Last week saw the reveal of a rebrand for the Science Museum created by consultancy North. The new look (on the right in the picture above, next to the old logo) is the first visual shake-up for the Science Museum in seven years, and upon being unveiled the rebrand stirred up some controversy in the creative community.
The biggest name to chip in with a negative response was Johnson Banks – the agency behind the old branding scheme – which Tweeted that the rebrand was "a bit of a clunker". Cue Twitter storm and a deluge of designers slamming the Science Museum's new look.
Much of the negative response was levelled at the new typography, which slims down as the lettering pans from left to right. 'Generic', 'cheap' and 'nasty' were amongst the insults thrown at the rebrand, but are these comments overstepping the mark? Was it, in fact, the right time for the Science Museum to bring in a new identity?
Now the dust has settled and the full identity has been unveiled by North, the idea behind the rebrand has found an unlikely supporter in the shape of the very studio that loudly opposed to it: Johnson Banks.
Time to change
On the Johnson Banks blog, the design consultancy took the time to reflect on the Science museum rebrand and more in a post called "Why brands change". It opens with an oblique reference to its Tweet ("[t]he change of an organisation’s brand or logo brings many strong feelings to the surface") before going on to examine when and why it's time to update an identity.
Kicking off its list of reasons looking at when it's a good time to rebrand is the idea that a new identity should tie into a "fundamental change in business circumstances – a merger, or a takeover, for example". In the case of the Science Museum rebrand, Johnson Banks explains that this seems to be the underlying reason for the revamp.
This is because the rebrand is part of a larger branding change that includes other institutions in what was NMSI – the National Museums of Science and Industry. London's Science Museum and the Science and Media Museum in Bradford are the first institutions to undergo the umbrella rebrand with others in the group expected to follow suit in the future.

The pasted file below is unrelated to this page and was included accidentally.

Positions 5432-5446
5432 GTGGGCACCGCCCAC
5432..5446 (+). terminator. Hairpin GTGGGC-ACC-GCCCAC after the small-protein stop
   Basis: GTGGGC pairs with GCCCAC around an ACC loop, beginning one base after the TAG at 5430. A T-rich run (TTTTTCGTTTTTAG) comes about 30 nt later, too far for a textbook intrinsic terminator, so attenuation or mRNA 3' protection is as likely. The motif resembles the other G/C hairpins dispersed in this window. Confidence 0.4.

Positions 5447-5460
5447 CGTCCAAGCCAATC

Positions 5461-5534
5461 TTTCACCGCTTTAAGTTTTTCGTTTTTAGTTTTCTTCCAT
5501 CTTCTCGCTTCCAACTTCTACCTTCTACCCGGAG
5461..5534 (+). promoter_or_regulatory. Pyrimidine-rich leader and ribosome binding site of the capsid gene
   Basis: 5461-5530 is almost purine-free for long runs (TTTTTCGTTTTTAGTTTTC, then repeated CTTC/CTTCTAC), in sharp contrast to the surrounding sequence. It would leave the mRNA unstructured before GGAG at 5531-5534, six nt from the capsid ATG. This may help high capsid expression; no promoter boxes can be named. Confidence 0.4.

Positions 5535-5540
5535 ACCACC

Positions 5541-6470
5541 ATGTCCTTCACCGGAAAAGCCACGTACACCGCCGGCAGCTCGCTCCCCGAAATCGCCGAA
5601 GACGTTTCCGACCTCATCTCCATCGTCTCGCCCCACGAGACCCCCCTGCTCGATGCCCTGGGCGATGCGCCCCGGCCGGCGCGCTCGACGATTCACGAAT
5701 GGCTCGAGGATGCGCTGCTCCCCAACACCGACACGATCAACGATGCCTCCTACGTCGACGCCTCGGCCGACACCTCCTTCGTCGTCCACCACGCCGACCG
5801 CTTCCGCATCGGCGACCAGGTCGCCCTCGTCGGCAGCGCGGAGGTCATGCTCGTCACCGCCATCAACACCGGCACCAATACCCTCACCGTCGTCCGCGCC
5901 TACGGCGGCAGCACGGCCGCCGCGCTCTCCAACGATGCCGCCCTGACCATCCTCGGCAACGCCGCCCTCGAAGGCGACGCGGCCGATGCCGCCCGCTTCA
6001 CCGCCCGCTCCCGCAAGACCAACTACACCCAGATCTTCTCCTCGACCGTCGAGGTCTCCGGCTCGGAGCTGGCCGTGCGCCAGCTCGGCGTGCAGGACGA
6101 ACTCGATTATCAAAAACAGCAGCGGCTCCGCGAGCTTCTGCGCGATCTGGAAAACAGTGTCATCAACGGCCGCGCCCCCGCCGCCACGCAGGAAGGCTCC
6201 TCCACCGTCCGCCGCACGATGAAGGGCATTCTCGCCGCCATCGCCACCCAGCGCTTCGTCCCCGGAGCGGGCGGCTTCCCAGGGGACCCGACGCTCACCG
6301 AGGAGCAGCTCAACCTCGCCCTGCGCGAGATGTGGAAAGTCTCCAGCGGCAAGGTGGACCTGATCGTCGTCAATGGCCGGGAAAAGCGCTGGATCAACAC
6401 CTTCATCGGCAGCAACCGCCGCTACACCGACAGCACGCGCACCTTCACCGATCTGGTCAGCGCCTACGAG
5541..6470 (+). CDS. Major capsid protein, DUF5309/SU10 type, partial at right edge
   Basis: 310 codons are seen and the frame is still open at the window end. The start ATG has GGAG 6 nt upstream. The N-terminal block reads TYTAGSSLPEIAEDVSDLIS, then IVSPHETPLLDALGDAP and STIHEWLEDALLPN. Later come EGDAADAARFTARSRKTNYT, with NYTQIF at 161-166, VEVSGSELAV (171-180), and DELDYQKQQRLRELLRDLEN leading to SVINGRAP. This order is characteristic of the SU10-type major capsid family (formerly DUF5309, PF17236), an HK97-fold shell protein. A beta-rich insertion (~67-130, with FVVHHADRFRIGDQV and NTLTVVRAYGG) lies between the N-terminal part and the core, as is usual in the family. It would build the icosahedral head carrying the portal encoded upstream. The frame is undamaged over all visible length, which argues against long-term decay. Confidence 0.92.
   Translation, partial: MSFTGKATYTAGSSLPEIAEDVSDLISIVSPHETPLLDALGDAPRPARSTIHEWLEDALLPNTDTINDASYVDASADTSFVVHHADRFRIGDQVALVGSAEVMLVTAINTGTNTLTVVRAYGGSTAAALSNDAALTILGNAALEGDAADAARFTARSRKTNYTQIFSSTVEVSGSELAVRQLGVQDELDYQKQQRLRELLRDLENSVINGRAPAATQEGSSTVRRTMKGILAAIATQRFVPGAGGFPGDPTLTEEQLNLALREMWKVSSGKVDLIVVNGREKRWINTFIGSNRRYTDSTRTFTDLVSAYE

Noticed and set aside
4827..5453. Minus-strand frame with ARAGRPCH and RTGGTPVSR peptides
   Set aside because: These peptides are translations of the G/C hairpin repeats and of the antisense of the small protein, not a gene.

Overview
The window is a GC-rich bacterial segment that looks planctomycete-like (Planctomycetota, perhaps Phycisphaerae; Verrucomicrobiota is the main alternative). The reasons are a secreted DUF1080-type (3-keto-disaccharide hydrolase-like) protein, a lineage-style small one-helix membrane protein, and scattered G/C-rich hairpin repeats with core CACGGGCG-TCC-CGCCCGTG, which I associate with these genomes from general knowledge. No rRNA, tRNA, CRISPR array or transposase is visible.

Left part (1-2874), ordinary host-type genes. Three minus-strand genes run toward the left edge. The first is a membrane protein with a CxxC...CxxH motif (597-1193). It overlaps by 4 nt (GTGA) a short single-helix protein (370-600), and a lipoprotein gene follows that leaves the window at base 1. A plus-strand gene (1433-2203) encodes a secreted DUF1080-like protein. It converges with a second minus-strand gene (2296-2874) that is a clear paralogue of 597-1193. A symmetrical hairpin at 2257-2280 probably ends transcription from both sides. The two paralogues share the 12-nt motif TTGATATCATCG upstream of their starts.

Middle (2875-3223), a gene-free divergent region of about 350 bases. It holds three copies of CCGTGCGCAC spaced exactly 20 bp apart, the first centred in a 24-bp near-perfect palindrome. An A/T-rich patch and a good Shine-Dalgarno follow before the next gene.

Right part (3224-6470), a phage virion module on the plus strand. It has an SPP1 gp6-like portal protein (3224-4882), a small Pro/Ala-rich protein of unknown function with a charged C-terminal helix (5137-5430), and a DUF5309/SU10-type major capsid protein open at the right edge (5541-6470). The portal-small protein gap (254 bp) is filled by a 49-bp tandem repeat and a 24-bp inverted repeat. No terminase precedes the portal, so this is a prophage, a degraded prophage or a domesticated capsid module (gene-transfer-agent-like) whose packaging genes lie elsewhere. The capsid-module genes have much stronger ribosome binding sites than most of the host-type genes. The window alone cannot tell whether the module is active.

North creative director Sean Perkins echoed these ideas when he spoke to Design Week about the Science Museum rebrand. “This is about sharing the assets around the country rather than just focusing on London,” he reveals. “From York’s railway museum to visitors travelling to Bradford to see rockets, this is about helping people continue their journey through science.
"There are strategic reasons and rationales behind this. It’s not about a logo or what it looks like, it’s there to do a job – it will bring the group together under one visual language."
If it ain't broke...
As well as talking about when the time's right for a rebrand, Johnson Banks also looks at when an identity should stay put. It explains that boredom is usually a motive for change, which often sets in after about three years.
"Yet, paradoxically, about two-to-three years in is precisely when a new brand has just started to seep into the public consciousness, and arguably that’s exactly when a brand should become more consistent, not less," it points out.
The next big reason a rebrand gets pushed through is simply because new directors have joined a team and they want to leave their mark by tinkering with a design. This isn't as accidental as it might sound though.
"Every new business manager for every major branding company in the world keeps an eye out for changes at the top of major organisations," Johnson Banks explains, "because this is when existing branding schemes are at their most vulnerable, new brooms are brought in, and the sweeping starts."
How designers should react
Rounding off the blog post is a look at how brand designers should react when they see their work replaced by a new identity. "Going straight onto Twitter and saying ‘this is a bit of a clunker’ (as we did last week about the Science Museum’s change) is NOT to be advised. Whoops," Johnson Banks admits.
In Johnson Banks defence though, it has put its hands up and delivered a constructive apology we can all learn from. It didn't even delete its Tweets in attempt to run away from the situation, so hats off to the team for that.
As if that wasn't magnanimous enough, Johnson Banks has even reappraised the work by North. "We can see the ‘idea’ of the fading type working more successfully with the longer blocks of type, rather than the two-word version," it admits. "Our logo had become quickly recognisable as the Science Museum’s – but how would it have coped as the visual link across the group of museums? We’ll never know."
It's tough, but trying to move on seems to be the best course of action. Although, as Johnson Banks confesses, this can be easier said than done.
The branding blog post also covers other examples of when brands changed for the right reasons, so we recommend you head over and read the full article. In the meantime, just think before you Tweet.